apiVersion: apps/v1 kind: DaemonSet metadata: name: nvidia-device-plugin-daemonset namespace: gpu-resources spec: selector: matchLabels: name: nvidia-device-plugin-ds updateStrategy: type: RollingUpdate template: metadata: # Mark this pod as a critical add-on; when enabled, the critical add-on scheduler # reserves resources for critical add-on pods so that they can be rescheduled after # a failure. This annotation works in tandem with the toleration below. annotations: scheduler.alpha.kubernetes.io/critical-pod: "" labels: name: nvidia-device-plugin-ds spec: tolerations: # Allow this pod to be rescheduled while the node is in "critical add-ons only" mode. # This, along with the annotation above marks this pod as a critical add-on. - key: CriticalAddonsOnly operator: Exists - key: nvidia.com/gpu operator: Exists effect: NoSchedule containers: - image: nvidia/k8s-device-plugin:1.11 name: nvidia-device-plugin-ctr securityContext: allowPrivilegeEscalation: false capabilities: drop: ["ALL"] volumeMounts: - name: device-plugin mountPath: /var/lib/kubelet/device-plugins volumes: - name: device-plugin hostPath: path: /var/lib/kubelet/device-plugins
Now use the kubectl apply command to create the DaemonSet and confirm the NVIDIA device plugin is created successfully, as shown in the following example output:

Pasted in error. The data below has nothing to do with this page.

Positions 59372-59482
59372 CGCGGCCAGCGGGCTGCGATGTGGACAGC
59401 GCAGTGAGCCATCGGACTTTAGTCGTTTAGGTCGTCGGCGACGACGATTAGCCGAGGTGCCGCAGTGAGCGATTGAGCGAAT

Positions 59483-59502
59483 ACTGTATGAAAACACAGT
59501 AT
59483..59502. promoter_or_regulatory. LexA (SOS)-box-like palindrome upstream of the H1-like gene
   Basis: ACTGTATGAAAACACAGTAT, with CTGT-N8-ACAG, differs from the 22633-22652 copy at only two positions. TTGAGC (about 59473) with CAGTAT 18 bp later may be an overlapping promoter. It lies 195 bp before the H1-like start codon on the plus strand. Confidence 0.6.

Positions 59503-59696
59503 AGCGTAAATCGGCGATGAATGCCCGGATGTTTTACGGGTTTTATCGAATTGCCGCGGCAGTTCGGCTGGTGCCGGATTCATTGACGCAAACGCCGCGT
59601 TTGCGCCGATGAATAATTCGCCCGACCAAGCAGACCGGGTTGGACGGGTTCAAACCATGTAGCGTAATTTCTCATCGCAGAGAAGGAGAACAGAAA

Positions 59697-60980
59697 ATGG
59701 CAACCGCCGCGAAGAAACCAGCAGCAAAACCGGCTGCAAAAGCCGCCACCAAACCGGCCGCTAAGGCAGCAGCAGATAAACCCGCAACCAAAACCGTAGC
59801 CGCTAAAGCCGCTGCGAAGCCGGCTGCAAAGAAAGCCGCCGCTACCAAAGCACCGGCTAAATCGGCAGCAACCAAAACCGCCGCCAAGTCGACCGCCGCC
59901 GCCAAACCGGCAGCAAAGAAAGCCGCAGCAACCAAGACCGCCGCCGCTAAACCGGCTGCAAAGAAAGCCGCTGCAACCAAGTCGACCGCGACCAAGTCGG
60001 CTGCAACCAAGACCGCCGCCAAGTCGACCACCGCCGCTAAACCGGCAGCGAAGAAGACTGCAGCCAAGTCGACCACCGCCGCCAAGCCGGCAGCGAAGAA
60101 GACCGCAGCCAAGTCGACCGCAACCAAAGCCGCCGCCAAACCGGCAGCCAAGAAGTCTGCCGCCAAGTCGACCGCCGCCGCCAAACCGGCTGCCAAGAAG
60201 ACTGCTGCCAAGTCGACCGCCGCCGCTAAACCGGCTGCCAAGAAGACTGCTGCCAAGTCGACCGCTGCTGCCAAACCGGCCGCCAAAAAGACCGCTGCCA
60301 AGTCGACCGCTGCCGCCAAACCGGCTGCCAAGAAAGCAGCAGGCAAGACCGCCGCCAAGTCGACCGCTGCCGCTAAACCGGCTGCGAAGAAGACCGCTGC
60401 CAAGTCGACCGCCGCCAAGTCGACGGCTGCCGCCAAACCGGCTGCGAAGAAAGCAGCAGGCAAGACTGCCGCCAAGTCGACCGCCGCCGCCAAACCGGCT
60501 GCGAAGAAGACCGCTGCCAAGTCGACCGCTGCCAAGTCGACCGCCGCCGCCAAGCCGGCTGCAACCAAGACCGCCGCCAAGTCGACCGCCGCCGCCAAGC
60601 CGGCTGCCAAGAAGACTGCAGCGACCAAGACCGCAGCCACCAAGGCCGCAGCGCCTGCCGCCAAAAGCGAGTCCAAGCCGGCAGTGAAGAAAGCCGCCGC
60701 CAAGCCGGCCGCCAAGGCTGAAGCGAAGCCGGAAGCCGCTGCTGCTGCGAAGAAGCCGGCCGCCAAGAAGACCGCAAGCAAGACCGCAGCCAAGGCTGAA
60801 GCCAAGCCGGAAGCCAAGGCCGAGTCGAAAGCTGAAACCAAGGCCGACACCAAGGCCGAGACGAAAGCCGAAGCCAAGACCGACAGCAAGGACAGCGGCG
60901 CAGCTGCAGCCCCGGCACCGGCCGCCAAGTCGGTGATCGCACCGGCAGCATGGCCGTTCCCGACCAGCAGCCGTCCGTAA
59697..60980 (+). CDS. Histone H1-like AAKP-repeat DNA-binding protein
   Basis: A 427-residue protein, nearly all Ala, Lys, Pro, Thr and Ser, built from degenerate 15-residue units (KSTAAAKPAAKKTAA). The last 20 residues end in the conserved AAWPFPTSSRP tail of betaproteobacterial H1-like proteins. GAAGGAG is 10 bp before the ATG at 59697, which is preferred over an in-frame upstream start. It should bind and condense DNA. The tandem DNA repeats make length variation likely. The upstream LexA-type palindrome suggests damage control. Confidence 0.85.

$ kubectl apply -f nvidia-device-plugin-ds.yaml daemonset "nvidia-device-plugin" created
Confirm that GPUs are schedulable
With your AKS cluster created, confirm that GPUs are schedulable in Kubernetes. First, list the nodes in your cluster using the kubectl get nodes command:
$ kubectl get nodes NAME STATUS ROLES AGE VERSION aks-nodepool1-28993262-0 Ready agent 13m v1.12.7
Now use the kubectl describe node command to confirm that the GPUs are schedulable. Under the Capacity section, the GPU should list as
The following condensed example shows that a GPU is available on the node named aks-nodepool1-18821093-0:
$ kubectl describe node aks-nodepool1-28993262-0 Name: aks-nodepool1-28993262-0 Roles: agent Labels: accelerator=nvidia [...] Capacity: attachable-volumes-azure-disk: 24 cpu: 6 ephemeral-storage: 101584140Ki hugepages-1Gi: 0 hugepages-2Mi: 0 memory: 57713784Ki nvidia.com/gpu: 1 pods: 110 Allocatable: attachable-volumes-azure-disk: 24 cpu: 5916m ephemeral-storage: 93619943269 hugepages-1Gi: 0 hugepages-2Mi: 0 memory: 51702904Ki nvidia.com/gpu: 1 pods: 110 System Info: Machine ID: b0cd6fb49ffe4900b56ac8df2eaa0376 System UUID: 486A1C08-C459-6F43-AD6B-E9CD0F8AEC17 Boot ID: f134525f-385d-4b4e-89b8-989f3abb490b Kernel Version: 4.15.0-1040-azure OS Image: Ubuntu 16.04.6 LTS Operating System: linux Architecture: amd64 Container Runtime Version: docker://1.13.1 Kubelet Version: v1.12.7 Kube-Proxy Version: v1.12.7 PodCIDR: 10.244.0.0/24 ProviderID: azure:///subscriptions/<guid>/resourceGroups/MC_myResourceGroup_myAKSCluster_eastus/providers/Microsoft.Compute/virtualMachines/aks-nodepool1-28993262-0 Non-terminated Pods: (9 in total) Namespace Name CPU Requests CPU Limits Memory Requests Memory Limits AGE --------- ---- ------------ ---------- --------------- ------------- --- kube-system nvidia-device-plugin-daemonset-bbjlq 0 (0%) 0 (0%) 0 (0%) 0 (0%) 2m39s [...]